The central linking device is Gib's sex fantasies about a California dream girl, his Sure Thing. The role of a fantasy sex symbol in a knit bikini is basically a model's walk-on; when she shows up as Gib's party date the script doesn't give Nicolette Sheridan's Sure Thing Girl a chance to do much but be available. Why the Gib character wouldn't at least be curious about her is rather a mystery, as he has shown no inclination toward shyness before. But this plot formula requires that he be humanized by LOVE, which causes The Sure Thing to suddenly lose her appeal. Ms. Sheridan becomes a lesser name among '80s sex symbols to play filmic fantasy lovers: Bo Derek, Kelly LeBrock, Rebecca De Mornay, Anne Archer, perhaps?
I like to think of Gib's daydreams with this Malibu babe as a criticism of the generic Tom Cruise movie of the decade, but the visual correlative for the dream visuals seems to be Dustin Hoffman's The Graduate, floating endlessly in his pool. The rest of the movie is klunky Boy Meets Girl mechanics: the kids are incompatible, then they grow on each other, then Gib's nuttiness saves Alison from the lecherous advances of a guy who picks her up on the road (Gary Goodrow, I think). Then they're all fun and jolly, pretending that she's pregnant to get rides. And then they separate angrily. But that doesn't last long either.
The considerable charm of the two leads encourages us to accept The Sure Thing as pleasant fluff. Miss Zuniga's career seemed to be heading upward until around 1989 and The Fly II, but she's worked steadily since. Cusak of course shot to minor stardom and stayed there. I can't think of a single movie he hasn't made better, or great -- High Fidelity will someday find greater appreciation. Despite his faulty story judgment director Reiner's ease with actors is surely the plus factor that allows the show to achieve its basic feeling of good will. The Sure Thing will be a nostalgic touchstone for the big chunk of experienced film fans that presently identify the 1980s as their 'golden years'. Too bad, I say... I personally become unhappy when the film has former film beauty Viveca Lindfors do stupid scenes, like embarrass Gib by reading his creative writing sample in the classroom -- which has been accidentally swapped with his roommate's sleazy letter to Penthouse magazine. Bad scene! Bad scene!
The production is simple but classy. Gib and Alison's attractively snowbound college is Cornell University in Ithaca, New York, while Jason's Los Angeles campus is good old UCLA. Students and Alumni will be amused by a shot in which a cross-country truck deposits Gib and Alison right in front of Janss Steps. Even in 1985, I believe, that bit of roadway was completely blocked off to traffic. It looks great, though. I recognize the one shot of the frat party location as well. It's right off campus, a couple of doors down from Sigma Nu.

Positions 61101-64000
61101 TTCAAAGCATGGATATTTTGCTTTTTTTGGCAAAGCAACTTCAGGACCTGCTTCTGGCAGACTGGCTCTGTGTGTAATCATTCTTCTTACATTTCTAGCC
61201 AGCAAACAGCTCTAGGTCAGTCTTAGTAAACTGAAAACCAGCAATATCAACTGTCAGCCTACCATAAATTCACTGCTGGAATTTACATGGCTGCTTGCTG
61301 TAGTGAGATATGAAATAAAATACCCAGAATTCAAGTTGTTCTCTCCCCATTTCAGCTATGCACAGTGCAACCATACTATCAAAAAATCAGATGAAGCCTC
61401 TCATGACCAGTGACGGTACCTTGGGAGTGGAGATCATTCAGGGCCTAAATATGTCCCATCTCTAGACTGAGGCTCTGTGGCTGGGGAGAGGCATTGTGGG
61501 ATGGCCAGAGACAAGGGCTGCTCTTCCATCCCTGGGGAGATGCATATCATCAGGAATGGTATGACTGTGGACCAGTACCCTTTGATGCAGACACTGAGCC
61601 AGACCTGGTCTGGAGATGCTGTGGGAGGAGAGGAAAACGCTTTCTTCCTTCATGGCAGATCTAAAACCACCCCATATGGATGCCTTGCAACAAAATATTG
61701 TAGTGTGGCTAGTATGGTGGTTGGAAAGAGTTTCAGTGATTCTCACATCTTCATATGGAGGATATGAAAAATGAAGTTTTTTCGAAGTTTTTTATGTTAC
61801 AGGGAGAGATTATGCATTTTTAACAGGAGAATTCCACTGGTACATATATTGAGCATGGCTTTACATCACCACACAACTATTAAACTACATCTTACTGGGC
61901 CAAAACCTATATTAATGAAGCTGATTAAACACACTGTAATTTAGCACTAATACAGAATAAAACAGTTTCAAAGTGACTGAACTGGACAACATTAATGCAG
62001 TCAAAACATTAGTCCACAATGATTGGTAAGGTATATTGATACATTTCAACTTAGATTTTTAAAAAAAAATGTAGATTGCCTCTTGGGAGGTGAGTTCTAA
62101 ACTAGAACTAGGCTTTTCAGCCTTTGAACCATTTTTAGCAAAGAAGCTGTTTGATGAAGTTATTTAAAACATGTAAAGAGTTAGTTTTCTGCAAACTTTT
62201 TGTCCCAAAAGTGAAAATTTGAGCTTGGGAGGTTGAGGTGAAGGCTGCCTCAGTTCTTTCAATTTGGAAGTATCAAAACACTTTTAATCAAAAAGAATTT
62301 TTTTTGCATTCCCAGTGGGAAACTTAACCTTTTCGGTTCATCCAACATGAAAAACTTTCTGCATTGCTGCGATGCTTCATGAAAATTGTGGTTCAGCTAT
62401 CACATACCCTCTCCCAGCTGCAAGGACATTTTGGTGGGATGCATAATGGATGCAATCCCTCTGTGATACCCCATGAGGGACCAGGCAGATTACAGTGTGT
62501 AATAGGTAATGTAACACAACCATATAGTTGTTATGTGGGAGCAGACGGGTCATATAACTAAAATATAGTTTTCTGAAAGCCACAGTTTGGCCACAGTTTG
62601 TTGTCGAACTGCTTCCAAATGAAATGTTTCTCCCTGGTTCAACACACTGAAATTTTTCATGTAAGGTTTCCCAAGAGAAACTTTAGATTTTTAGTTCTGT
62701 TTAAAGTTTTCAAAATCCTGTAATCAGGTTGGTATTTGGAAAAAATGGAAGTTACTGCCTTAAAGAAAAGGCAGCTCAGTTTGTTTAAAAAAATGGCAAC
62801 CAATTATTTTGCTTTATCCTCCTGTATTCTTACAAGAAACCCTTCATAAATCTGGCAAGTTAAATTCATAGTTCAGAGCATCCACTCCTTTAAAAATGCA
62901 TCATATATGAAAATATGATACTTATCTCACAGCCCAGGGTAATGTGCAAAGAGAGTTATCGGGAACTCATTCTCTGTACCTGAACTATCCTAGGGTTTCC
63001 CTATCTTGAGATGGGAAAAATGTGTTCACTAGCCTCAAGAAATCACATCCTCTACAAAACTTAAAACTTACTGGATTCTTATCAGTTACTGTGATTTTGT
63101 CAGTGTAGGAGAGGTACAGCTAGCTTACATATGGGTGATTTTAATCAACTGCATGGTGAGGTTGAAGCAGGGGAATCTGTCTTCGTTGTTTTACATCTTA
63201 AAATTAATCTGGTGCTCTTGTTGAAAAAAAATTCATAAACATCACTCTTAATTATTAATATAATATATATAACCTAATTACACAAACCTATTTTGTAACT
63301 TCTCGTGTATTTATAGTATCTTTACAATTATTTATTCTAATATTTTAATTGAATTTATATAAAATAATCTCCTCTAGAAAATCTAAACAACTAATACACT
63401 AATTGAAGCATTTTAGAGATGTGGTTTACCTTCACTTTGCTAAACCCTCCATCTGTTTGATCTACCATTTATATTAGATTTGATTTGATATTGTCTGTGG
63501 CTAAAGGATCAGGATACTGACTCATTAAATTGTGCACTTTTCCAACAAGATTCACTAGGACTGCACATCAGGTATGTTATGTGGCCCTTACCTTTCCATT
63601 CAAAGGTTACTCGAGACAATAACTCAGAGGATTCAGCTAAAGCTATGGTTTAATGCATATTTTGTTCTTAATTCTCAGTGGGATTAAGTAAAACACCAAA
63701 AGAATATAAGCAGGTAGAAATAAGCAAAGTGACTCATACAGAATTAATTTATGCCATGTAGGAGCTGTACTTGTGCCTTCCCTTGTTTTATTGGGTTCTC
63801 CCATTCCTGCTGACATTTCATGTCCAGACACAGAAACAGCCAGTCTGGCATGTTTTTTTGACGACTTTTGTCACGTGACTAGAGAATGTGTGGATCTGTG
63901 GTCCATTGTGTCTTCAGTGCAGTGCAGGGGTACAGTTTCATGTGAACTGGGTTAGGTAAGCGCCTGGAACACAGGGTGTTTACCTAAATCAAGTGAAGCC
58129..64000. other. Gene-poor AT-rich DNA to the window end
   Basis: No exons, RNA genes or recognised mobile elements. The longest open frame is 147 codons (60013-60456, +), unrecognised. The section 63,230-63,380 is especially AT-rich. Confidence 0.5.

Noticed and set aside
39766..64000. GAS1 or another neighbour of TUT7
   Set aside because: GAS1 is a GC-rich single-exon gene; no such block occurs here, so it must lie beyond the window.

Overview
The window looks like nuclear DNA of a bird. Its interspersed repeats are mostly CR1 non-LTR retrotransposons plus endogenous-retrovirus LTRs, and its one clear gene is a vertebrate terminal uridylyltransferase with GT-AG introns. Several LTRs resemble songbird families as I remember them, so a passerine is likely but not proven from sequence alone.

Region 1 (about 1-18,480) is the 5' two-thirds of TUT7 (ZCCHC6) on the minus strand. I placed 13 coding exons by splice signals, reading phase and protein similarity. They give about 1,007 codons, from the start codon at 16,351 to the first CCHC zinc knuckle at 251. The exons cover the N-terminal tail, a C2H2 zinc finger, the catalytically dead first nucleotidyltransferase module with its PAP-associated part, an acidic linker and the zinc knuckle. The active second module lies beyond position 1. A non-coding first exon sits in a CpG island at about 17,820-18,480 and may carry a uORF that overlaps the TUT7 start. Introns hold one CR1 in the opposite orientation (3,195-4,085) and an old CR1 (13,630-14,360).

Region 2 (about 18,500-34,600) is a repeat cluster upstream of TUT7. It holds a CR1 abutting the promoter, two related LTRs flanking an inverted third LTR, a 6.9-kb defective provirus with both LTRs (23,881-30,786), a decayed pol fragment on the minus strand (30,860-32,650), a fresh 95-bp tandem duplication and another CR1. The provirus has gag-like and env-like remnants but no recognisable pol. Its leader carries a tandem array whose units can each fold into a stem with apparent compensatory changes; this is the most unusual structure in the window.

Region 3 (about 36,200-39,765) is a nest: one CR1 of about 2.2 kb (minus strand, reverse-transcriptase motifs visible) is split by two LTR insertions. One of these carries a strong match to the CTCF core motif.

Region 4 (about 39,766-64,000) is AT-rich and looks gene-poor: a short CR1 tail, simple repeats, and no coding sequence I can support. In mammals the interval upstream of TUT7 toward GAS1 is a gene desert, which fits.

Shout! Factory's Blu-ray of The Sure Thing is an attractive scan of this Embassy release, now held tightly in the paws of MGM's Leo the Lion. Colors are excellent and the two stars look consistently attractive; fans of the picture are going to love it.
The disc comes with a making-of docu broken down into four brief featurettes to avoid being considered a new production for which talent residuals might be owed. A trailer is included as well.
Rob Reiner's full feature commentary is relaxed and informal. He doesn't offer a wealth of information about the film but we do enjoy his personal memories as cued by images on screen. He admits right at the top that he was intimidated by Nicolette Sheridan's beauty during her audition, so much so that they figured it wasn't necessary for her to strip to a bikini for him. He also says that somebody else filmed her Malibu glamour scenes for the opening, as if he couldn't handle it. It makes sense -- The Sure Thing isn't a repressed sex comedy, but it comes close. Maybe that's part of its charm. 1
On a scale of Excellent, Good, Fair, and Poor,
The Sure Thing Blu-ray
1. I think I might understand Reiner's reaction to meeting Sheridan in a situation where she's 'turning it on'. I was once in an elevator alone with Charlie's Angel Jacilyn Smith and we talked for a second. The words were automatic but I was completely overwhelmed -- she was dressed to kill for some business meeting, and projecting her appeal like an aura. Likewise during the production of TV spots for a Cannon film called Salsa one of the 17 year-old dancing stars was a gorgeous Latin woman named Magali or Angela Alvarado, I forget which. In a voiceover session I only had to direct her to read one of her lines (more clearly than in the feature). You get too close to the perfume, might be the problem: I thought I was going to melt like a character in a Tex Avery cartoon. Sometimes that quality is captured by the movie camera and sometimes it isn't, they say.